Skip to main content

'I would give my left arm to get 1.69 per cent again': Montrealers bracing for interest rate change


More than two million Canadians will renew their mortgages over the next year-and-a-half. CTV News asked more than 50 mortgage brokers across Canada how to get the best mortgage deal. This is what we found.

Jamie Goren expects when he renews his mortgage in November he might be paying more than ever before.

He moved into his Dollard-des-Ormeaux home in 2002 with a rate of 4.35 per cent. For the last four years, it’s been 1.69 per cent.

"I would give my left arm to get 1.69 per cent again," he said in an interview with CTV News. "I'd even be thrilled to get double 1.69 per cent, but I don't even see that happening."

He recently received a letter from Scotiabank saying it is offering 5.09 per cent. Goren expects that could cost his thousands more every year.

Monthly mortgage payments in Montreal are now more than $1,500. Broker Brad Weigensberg says he’s seeing more cases of people struggling to keep up with payments.

"A lot of what we're seeing now is people that are trying to buy homes, especially young people, working two or three jobs," he said.

According to a CTV News survey of Quebec mortgage brokers, the best rates they could find for a fixed mortgage is 4.69 per cent and 6.5 per cent for a variable mortgage. In 2023, Quebec had more than 75,000 home sales.

Average monthly mortgage payments for Montreal. (CTV News)

While the market has cooled, there is still strong demand for homes under a certain price, Weigensberg said.

"Homes here in Quebec under $450,000 are still going to increase because the demand is there. We're having a lot of immigration come in and people need homes. The upper echelon homes have stalled, the values have stalled," he said.

(Gary Monson / CTV News Graphics)

Goren, like many other Quebec homeowners, is now concerned about how much the Bank of Canada interest rates will cost him.

"At the same time taxes are going up, groceries are going up and the cost of living has never been higher," he said.

Responses to CTV News' Mortgage Broker Questionnaire

Broker Name: Brad Weigensberg

Broker Company: Rise Mortgages (division of Mortgage Architect)

Note:  All questions are based on a typical Canadian household renewing a mortgage.

Question #1:  What is the best type of mortgage to have right now and for how long?

  3 years fixed  

There is no right answer to the variable or fixed option, both options are bad options given the hopeful reduction in rates in the next 3-4 months. Clients can take a variable and hope to lock into a 3-year closed at 4.49% or so in 6 months once rates reduce, but at variable at prime -1% or so (6.20 vs 4.99%-5.19%). 


Question #2:  What is the best rate you can get right now?  (Specify rate and term length)

prime – 1.05% on insured 4.99% 3 year or 4.69% 5 years insured  


Currently there is a variance of 0.30-0.80 depending on lenders from insured to conventional deals. Give the banks increasing their cash supplies to cover delinquencies and foreclosures, the cost of a conventional deal vs insured is at an all time high. On insured deals, the bank is backed by the insurer who guarantees the value of the property, so they can lend with confidence.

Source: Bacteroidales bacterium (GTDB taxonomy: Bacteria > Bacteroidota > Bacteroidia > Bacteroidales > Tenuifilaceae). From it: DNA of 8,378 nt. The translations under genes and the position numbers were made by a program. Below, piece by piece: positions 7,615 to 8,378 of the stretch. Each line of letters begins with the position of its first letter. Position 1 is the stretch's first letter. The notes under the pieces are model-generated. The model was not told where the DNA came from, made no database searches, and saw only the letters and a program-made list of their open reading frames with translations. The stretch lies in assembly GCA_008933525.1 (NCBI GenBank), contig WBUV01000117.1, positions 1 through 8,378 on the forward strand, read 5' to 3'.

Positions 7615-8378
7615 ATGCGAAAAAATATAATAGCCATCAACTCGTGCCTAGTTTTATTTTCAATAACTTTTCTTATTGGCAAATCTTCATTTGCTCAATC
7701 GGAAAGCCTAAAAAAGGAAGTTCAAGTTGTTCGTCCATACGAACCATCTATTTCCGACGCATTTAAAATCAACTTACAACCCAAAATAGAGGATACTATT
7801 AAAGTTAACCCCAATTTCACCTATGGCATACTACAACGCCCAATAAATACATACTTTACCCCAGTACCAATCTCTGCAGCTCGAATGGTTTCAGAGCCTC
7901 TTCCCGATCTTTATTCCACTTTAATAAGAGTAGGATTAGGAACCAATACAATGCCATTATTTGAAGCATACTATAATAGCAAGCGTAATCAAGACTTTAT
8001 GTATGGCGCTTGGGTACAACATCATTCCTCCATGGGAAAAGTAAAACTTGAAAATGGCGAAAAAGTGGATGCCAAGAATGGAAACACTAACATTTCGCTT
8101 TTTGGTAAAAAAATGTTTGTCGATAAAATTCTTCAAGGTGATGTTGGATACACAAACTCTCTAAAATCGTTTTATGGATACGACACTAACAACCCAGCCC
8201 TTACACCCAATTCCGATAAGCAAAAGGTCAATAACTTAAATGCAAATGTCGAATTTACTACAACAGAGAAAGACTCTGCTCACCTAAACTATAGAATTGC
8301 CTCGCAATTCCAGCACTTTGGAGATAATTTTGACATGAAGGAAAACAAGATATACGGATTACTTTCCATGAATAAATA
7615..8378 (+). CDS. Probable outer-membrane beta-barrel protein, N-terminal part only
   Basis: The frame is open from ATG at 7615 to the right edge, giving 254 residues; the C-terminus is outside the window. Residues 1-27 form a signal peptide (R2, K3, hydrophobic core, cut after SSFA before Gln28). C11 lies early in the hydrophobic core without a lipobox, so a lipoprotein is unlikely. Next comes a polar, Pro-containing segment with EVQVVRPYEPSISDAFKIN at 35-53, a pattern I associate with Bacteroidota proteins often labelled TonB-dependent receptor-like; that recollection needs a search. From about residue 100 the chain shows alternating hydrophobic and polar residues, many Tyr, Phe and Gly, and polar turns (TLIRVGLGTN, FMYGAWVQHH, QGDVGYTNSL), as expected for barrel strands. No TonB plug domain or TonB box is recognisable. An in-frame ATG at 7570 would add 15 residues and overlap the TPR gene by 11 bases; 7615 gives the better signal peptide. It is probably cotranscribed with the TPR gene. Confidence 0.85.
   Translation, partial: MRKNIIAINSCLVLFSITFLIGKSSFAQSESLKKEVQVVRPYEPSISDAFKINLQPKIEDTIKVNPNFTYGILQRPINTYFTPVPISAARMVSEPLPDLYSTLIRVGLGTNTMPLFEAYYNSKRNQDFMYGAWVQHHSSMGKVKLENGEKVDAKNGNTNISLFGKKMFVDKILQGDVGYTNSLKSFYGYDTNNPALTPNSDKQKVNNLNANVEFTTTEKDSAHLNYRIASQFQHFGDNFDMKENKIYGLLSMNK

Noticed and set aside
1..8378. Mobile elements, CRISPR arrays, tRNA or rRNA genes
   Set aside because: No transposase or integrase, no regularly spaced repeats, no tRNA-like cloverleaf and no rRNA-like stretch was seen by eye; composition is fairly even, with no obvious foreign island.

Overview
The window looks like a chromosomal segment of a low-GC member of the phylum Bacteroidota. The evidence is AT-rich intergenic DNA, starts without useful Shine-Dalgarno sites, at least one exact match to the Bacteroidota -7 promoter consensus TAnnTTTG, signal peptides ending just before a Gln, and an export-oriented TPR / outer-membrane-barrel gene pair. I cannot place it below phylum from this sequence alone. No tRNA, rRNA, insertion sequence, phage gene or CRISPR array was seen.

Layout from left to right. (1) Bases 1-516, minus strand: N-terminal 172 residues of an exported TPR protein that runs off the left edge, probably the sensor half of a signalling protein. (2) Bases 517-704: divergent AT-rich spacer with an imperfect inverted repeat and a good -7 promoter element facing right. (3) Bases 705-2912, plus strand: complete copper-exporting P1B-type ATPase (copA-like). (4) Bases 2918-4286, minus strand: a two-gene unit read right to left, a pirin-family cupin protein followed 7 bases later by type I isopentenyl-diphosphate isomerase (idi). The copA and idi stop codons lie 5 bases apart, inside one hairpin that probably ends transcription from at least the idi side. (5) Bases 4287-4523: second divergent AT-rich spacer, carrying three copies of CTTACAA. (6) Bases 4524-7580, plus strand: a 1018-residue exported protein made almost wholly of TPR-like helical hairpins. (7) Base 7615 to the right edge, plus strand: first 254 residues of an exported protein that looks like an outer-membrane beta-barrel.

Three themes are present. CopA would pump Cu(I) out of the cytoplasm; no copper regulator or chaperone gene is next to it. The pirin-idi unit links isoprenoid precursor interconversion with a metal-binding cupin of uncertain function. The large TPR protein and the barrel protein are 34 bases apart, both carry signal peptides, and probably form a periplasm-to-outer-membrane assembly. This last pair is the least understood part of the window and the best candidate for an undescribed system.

Question #3: Should I get out of my variable mortgage if I have one?


All depends on your rate. If you have prime – 1% or more, then staying in variable is an option as you are close to a rate in the low 6 to high 5. If you are at anything higher, it depends on the rate your bank offers as switching banks can have a big penalty as 3 months interest at 6.5% or so is big.


Question #4: Should I opt for a longer amortization period?


With the current mortgage shock payments happening, extended amortization allows you to safely have a monthly payment you can manage but gives you the options of pre-payment or increasing your payments to offset the longer amortization.

This also will allow you -- when the higher rates are lowered and you’re at renewal -- to continue with the new payment you are used to and that will cut time off the amortization in 3 to 5 years vs. trying to be a hero now and ending up with credit card or line of credit debts which are much higher.


Question #5: Can I trust a bank for mortgage renewal advice?


All advice is simply that -- advice. There is no guarantee to the advice given unless all parties agree that the direction given should be the right decision in the long run. Experience by some advisers is also a huge question mark. 


Question #6: What piece of advice would you pass on to anyone looking to renew their mortgage?

Do not simply take your current lender's offer. First, look at the rate offer and see if it's comparable with the current market offers, then see if you can afford that payment or if you need to extend the amortization to make your payments more affordable.

Given that OFSI set out stress tests in the past at 4.79% - 5.25% from 2018-2022 and clients could go up to 44% debt load (monthly payments vs. income) and now rates are above the stress test rate of 5.25% with higher income clients taking home only 50% after tax income, the 6% left to fulfill debts not calculated in the equation (gas, food, insurance, 50% of condo fees in most cases, cell phone, entertainment, internet, drinks, clothes) most Canadians will be forced to borrow on cards and other means, which will increase Canadian household debts. Given the new stress test, most people won't qualify to refinance and re amortize. Top Stories

Should you wait to buy or sell your home?

The Bank of Canada is expected to announce its key interest rate decision in less than two weeks. Last month, the bank lowered its key interest rate to 4.7 per cent, marking its first rate cut since March 2020.

Stay Connected